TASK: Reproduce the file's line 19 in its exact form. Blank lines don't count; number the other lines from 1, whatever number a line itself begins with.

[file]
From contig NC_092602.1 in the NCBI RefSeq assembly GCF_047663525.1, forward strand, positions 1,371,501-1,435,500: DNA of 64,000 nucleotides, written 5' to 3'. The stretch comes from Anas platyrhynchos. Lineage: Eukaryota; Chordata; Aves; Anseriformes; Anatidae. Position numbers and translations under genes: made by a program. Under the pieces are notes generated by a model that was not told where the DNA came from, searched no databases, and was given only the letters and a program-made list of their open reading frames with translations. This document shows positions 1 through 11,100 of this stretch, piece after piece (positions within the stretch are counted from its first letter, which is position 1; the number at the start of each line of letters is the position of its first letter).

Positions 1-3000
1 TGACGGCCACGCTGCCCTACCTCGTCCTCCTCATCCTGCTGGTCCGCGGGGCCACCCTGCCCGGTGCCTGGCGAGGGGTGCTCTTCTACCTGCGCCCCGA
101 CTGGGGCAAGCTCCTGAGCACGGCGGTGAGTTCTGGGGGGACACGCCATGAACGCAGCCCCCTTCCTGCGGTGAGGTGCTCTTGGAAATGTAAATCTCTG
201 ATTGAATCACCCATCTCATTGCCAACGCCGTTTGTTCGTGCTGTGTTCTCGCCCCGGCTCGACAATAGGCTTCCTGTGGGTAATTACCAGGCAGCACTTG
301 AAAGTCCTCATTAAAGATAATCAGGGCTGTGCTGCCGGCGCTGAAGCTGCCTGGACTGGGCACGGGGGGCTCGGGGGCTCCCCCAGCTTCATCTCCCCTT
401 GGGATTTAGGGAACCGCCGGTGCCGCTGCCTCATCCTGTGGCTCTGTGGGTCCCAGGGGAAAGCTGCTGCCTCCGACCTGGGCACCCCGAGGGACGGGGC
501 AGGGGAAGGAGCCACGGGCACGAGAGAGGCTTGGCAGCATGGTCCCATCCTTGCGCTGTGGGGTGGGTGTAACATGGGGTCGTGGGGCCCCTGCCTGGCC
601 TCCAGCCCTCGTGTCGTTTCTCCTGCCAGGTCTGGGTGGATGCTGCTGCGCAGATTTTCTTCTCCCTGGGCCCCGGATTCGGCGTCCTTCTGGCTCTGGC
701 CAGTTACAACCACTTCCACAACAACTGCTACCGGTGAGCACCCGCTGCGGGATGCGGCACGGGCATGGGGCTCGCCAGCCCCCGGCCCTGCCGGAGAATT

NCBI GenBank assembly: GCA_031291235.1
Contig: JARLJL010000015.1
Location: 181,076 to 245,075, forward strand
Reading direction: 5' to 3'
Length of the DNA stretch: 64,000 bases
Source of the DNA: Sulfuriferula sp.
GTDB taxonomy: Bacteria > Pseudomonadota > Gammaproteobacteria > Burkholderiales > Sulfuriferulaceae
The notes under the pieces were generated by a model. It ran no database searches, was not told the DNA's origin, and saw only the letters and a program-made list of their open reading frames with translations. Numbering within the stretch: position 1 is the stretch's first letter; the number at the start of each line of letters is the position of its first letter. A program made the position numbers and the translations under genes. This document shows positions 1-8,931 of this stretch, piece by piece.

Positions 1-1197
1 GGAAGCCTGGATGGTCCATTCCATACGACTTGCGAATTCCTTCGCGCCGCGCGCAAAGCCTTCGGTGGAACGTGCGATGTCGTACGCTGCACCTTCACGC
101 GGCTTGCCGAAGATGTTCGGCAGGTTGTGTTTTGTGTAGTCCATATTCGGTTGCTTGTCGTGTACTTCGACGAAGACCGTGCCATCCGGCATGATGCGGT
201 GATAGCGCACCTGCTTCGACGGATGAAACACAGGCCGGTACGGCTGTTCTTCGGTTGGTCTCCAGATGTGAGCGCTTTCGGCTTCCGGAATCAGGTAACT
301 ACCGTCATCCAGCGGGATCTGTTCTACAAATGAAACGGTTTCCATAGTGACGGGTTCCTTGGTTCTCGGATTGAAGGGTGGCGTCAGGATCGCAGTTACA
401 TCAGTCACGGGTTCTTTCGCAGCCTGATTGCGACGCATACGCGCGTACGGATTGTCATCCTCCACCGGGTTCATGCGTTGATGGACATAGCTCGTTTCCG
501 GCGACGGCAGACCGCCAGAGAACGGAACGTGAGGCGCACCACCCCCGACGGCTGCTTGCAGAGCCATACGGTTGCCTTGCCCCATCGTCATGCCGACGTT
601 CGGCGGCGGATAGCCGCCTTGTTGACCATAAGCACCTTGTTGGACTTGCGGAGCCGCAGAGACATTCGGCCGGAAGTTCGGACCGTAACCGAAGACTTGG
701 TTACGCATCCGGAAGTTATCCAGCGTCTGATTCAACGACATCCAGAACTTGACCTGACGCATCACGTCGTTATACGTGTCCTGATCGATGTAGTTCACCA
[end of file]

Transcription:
Positions 1-1197